So with that self indulgent “I told you so” opening you’d wonder why I'm eulogising about sausages. Of all the food stuffs they’re the worst aren't they? Full of sawdust, pig’s knuckles and cows face surely. Well, that depends on which sausages you buy. 50 “pork” sausages for £1 then really you can’t complain about the odd bit of kneecap. However if you spend the extra cash on some quality sausages you can still make a satisfying, tasty and in these early parts of the year a  welcome, warming and comforting dish.

I've been trying to perfect the ultimate sausage casserole, using beans etc . but with these meaty Puy lentils, I think I've cracked it

What’s more this is so cheap to make, OK it assumes you have some of the stuff already in , even if you don’t the initial outlay isn't that great

This really does make a satisfying, tasty and warming dish, perfect for this time of year

Sausage and Lentil Casserole - Feeds 6

Total cost (Based on having most of the ingredients in, otherwise the initial outlay will be greater) = £9.27 or £1.55 per Serving, add about another £0.50 per serving if having mash.

12 Good quality Pork Sausages (£5.00)
1 Large Onion Sliced (if halving the recipe use one medium size onion) (£0.35)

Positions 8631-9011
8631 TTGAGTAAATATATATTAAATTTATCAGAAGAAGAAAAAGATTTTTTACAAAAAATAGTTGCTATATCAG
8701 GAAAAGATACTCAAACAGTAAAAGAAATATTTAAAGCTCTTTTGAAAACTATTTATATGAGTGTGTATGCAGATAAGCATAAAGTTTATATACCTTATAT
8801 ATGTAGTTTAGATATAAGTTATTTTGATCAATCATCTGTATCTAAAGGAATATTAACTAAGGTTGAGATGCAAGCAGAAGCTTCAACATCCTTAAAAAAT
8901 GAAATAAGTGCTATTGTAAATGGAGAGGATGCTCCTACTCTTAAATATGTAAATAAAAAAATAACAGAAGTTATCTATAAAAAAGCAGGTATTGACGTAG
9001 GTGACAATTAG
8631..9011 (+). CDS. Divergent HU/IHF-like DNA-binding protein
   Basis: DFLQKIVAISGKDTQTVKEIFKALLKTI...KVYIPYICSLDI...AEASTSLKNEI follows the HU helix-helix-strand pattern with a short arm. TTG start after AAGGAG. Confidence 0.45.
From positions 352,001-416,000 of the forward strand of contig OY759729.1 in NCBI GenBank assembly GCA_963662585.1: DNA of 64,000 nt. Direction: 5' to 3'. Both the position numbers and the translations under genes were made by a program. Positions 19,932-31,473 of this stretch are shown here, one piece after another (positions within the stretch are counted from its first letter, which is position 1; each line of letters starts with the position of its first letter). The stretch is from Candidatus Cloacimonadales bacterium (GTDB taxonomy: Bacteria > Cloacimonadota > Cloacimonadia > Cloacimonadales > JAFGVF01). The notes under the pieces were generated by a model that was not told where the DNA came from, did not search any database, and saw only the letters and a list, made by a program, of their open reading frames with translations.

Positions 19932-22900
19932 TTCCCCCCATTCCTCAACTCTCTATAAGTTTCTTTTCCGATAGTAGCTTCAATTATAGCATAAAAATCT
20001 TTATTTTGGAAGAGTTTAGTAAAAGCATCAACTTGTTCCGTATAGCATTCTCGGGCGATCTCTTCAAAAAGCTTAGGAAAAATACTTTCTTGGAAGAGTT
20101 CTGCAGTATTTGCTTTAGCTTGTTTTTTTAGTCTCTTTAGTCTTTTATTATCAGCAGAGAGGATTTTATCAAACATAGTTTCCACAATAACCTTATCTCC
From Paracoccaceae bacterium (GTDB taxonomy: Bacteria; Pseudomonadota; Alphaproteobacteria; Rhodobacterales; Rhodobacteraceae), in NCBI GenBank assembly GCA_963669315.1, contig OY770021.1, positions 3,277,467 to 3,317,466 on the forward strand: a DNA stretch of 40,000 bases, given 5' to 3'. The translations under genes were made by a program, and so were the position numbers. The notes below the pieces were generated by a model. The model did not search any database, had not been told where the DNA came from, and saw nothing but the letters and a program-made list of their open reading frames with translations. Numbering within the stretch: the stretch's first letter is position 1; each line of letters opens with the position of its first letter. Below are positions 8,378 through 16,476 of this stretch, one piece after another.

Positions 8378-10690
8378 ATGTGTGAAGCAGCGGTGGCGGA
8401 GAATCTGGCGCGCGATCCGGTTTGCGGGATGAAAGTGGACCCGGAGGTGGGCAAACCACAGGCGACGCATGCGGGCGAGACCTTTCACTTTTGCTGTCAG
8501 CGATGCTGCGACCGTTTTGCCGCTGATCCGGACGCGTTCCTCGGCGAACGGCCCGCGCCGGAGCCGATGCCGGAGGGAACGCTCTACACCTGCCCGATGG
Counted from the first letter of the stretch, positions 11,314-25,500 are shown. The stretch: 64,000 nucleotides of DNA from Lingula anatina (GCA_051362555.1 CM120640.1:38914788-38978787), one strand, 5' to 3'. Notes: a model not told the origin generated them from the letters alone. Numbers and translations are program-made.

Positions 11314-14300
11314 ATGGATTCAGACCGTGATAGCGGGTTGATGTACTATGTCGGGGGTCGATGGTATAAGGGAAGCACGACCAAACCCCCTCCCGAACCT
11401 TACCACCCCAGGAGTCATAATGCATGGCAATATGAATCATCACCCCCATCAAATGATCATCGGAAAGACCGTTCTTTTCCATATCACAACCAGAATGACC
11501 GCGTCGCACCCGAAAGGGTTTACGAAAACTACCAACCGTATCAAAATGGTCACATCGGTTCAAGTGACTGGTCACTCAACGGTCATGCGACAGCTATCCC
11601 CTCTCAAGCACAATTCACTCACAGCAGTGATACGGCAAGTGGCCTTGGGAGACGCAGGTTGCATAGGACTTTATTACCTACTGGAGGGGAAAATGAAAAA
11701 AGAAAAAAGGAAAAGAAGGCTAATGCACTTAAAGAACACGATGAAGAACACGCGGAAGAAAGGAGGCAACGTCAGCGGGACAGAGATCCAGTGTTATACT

2 Cloves of Garlic Finely Chopped (£0.06)
2 Medium Sized Carrots Diced (£0.20)
1 Tsp Cumin Seeds (£0.05)
1 Tablespoon of Tomato Puree (£0.05)
1 400g Tin of Tomatoes (£1.23)
1 Splash of white wine (£0.50)
6 Juniper Berries (Not essential but do add depth of flavour) (£0.25)
1 Apple peeled and finely chopped 
175g Puy Lentils (£0.93)
1 Litre Of Chicken Stock (£0.30)
1 Small Pinch of Chilli Flakes
Fresh Herbs such as Thyme, Parsley and Bay Leaf, Tied together in a bundle (£0.40)
1 Tablespoon of Olive oil
Salt and pepper

1 Large Flame proof Casserole Dish
1 Pestle and Mortar

Pre-Heat the oven to 160 degrees

On the hob heat the oil in the casserole dish and then fry the sausages so that they are brown all over, you may have to do this in batches

In a separate pan toast the cumin seeds and the crush to a powder using a pestle and mortar

Once brown, remove the sausages and add the onions to the Pan, Season and fry until soft. The onions should take on the colour and flavour from the sausages

Add the garlic fry for one min, then add the tomato puree and cook out, for 2-3 mins
Next add the carrots, apple and cumin then gently fry for 5 mins

Turn up the heat, add the wine and de-glaze the casserole dish

Reduce the wine, add the lentils and fry, stirring continuously until the lentils are well coated

Add the tomatoes, stock, chilli flakes and juniper berries. Stir until well combined

Bring to the boil, return the sausages, add the herb bundle, cover and place in the oven for around 2 hours

Every 30 mins or so stir through and check the liquid, the lentils may soak up a lot of it so add more water if required and stir through before returning to the oven

The thickness is up to you, I prefer it to have a thick gravy like consistency rather than the thick porridge consistency you can get with lentils.

Serve on its own or with mash, or bread.